percentage of men working in the music community; I know
of only two female sound technicians in Vancouver, and
most band members are male as well. I don't let all of this ■■■■"',.
 ;	
■    ■-
CITR fm 102 cable 100
^. .^^.:-^^;.,^r^r ,^^;i,.^^,,_ ,^t .^^,K, t_. ^.^^.^.^^ ?,
'male' attitude dominate me or my life by not playing the
role of of the helpless little girl, but by being, acting, looking
and thinking the way I want. Society is still saying, "Women,
shave your legs, look like this image of woman, beauty only
looks like this, you want to be beautiful, get a man before
it's too late!" All that is harming the way men and women
deal with each other and themselves. We have to stop
checking who has a penis and who has a vagina and
maybe we can just be people and stop segregating ourselves from each other and stop creating differences where
W there aren't any.
/ have heard some comments referring to your music as
displaying an absurd sense of humour, and others labelling it
as 'suicide.' What do you think about that?
...recently, I received a review from New Jersey on the I've
Got a Steel Bar In My Head cassette. It said, "Emily is one
depressed patootie, and a terminal bummer. I tried to listen
| to this tape as a bit of tongue-in-cheek malarky, but was
"Emily is one
depressed patootie"
quickly convinced no one would go to such lengths just for
a joke. All of those drones, hackneyed rhythms and mid-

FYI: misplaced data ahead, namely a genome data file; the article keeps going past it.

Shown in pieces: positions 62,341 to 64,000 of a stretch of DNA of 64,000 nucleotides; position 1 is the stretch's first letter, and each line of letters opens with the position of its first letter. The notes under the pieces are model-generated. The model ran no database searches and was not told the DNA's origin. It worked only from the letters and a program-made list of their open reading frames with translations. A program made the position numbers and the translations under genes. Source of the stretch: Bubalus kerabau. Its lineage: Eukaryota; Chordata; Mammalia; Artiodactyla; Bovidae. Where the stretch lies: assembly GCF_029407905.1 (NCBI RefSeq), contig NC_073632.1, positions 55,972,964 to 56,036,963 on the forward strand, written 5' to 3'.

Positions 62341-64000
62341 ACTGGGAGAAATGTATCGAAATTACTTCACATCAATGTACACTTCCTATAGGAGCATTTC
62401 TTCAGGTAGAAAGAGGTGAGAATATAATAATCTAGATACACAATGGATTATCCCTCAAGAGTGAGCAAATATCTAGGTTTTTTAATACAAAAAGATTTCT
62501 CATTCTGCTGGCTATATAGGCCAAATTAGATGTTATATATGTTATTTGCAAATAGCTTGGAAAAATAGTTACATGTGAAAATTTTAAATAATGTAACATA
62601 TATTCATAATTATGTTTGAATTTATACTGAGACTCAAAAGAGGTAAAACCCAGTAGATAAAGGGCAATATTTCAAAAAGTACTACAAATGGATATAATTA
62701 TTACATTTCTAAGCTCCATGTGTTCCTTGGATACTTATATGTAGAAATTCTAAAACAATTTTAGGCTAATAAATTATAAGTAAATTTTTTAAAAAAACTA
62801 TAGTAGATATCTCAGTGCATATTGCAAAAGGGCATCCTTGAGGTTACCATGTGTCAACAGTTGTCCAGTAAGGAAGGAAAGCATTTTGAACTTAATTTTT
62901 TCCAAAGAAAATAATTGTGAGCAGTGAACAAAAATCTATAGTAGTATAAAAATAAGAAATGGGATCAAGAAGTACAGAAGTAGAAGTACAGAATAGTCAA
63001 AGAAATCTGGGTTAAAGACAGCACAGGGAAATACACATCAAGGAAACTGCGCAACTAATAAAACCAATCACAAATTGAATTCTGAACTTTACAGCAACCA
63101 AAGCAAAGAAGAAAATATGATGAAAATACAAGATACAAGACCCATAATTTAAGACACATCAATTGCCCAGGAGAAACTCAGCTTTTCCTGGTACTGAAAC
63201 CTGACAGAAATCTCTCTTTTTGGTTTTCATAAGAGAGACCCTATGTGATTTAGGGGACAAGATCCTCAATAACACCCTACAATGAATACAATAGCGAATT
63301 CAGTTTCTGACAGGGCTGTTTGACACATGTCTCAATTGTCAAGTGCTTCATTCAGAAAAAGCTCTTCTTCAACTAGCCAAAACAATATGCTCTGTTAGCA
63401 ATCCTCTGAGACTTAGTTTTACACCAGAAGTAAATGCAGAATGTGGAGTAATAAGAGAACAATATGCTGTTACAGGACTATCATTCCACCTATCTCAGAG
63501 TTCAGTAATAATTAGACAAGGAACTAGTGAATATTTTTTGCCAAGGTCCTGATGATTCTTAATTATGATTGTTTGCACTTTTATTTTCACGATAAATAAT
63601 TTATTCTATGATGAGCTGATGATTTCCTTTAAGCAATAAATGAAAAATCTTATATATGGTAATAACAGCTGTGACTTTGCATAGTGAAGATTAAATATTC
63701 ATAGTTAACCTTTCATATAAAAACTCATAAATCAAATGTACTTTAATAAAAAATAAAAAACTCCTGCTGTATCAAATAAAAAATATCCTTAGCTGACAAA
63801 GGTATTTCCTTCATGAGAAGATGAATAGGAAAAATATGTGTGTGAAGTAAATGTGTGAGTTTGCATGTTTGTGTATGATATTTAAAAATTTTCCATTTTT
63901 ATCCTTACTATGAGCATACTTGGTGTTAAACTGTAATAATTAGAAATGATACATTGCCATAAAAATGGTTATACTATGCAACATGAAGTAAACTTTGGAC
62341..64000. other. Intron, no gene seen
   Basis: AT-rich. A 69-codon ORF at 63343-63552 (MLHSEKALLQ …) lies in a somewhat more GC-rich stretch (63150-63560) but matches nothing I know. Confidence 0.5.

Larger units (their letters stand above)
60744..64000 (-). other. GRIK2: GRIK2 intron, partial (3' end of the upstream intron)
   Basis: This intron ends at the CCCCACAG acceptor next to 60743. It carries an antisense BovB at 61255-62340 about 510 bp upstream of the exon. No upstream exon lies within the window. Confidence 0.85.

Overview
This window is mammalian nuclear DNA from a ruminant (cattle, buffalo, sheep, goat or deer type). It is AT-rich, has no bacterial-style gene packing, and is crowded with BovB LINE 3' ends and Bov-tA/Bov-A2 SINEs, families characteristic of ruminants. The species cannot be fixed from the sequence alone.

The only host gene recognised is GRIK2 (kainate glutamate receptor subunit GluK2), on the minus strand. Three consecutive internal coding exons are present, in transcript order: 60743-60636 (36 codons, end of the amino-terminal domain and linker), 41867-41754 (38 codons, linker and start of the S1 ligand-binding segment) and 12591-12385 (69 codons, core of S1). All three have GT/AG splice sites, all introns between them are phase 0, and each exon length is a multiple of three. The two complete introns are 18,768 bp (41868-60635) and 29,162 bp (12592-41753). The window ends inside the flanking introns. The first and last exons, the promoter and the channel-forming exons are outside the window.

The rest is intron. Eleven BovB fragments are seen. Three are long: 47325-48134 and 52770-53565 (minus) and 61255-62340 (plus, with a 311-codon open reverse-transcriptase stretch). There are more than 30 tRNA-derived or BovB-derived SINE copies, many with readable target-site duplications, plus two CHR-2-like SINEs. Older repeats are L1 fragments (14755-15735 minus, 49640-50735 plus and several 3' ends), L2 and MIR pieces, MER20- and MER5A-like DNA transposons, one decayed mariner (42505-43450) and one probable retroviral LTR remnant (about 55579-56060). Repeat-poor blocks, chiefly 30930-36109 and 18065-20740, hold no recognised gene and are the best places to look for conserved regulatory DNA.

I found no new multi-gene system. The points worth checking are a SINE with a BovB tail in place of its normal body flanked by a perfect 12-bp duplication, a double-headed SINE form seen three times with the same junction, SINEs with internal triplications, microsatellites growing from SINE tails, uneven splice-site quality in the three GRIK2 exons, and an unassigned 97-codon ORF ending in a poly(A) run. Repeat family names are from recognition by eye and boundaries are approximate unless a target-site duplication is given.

tastern modulations are meant to be taken seriously. If
you're seventeen and very depressed, this could be for you."
I've always been depressed and withdrawn (to varying
degrees), and this comes across in my music. It's not that
I'm never happy, but I'm frustrated, angry and generally
I nauseous over the deplorable state of the world, who seems
1 to be in control of it, and the total insanity of their thinking.
What was your most embarrasing moment while pen'orming
live?
...\ have no more shame, and I feel no embarrasment since
moments pass so quickly into others.
Okay, Emily, whatever you say. We'll see you October 9 at the
P Luv-A-Fair with Chris and Cosey.
—Michael Shea
i
fkm^WB ^m iy?
■lllliP
kMHmcL^
i]\l«^V
^$
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satis/ says-^faT'
DO YOU LIKE TO SEE A
WOMAN LOOK HER BEST?
We Do Nails!
We offer certified
sculptured fingernail
training courses.
Pick up curriculum
from...
^fmfeerud^Ao^ j
295-1155 W. Georgia
687-0713
REGISTERED TRADE SCHOOL DISCORDER
September 1985
R    R   O    G    R   A AM
WEEKDAY PROGRAMM
iSfEEKDAf^GUKARS
TH&'iatok* Sigit^On
p&jjml WAK^MP KEPORT
News^ .sports and |$eatf^b$;
^^p|^^REA^TO^E^#tfl'
■$4w&, sports .;a^-w$eafeh@& .
^^#ftlR1^60N%P0RTSBREA|rv
•^^':-0jNNER'.^i^AZINE
to.-iyiRi^s, sports agtd v^atiter Stowed
*#Ur^X^A%V FEATURE1
WEEKDAY HIGHLIGHTS
MONDAYS
MONDAY MORNING MAGAZINE
7:1510:00 am
7:15-8:00  Thematic mix of music, sound
scraping, and little bits of...
8:00-9:00 Music, news and announcements.
9:00-10:00 Theatre of the Mind. Either probing certain social issues or a live
in-studio poetry reading mixed
with music. And it works!
THE JAZZ SHOW
9:00 pm-1:00 am
Vancouver's longest-running prime time jazz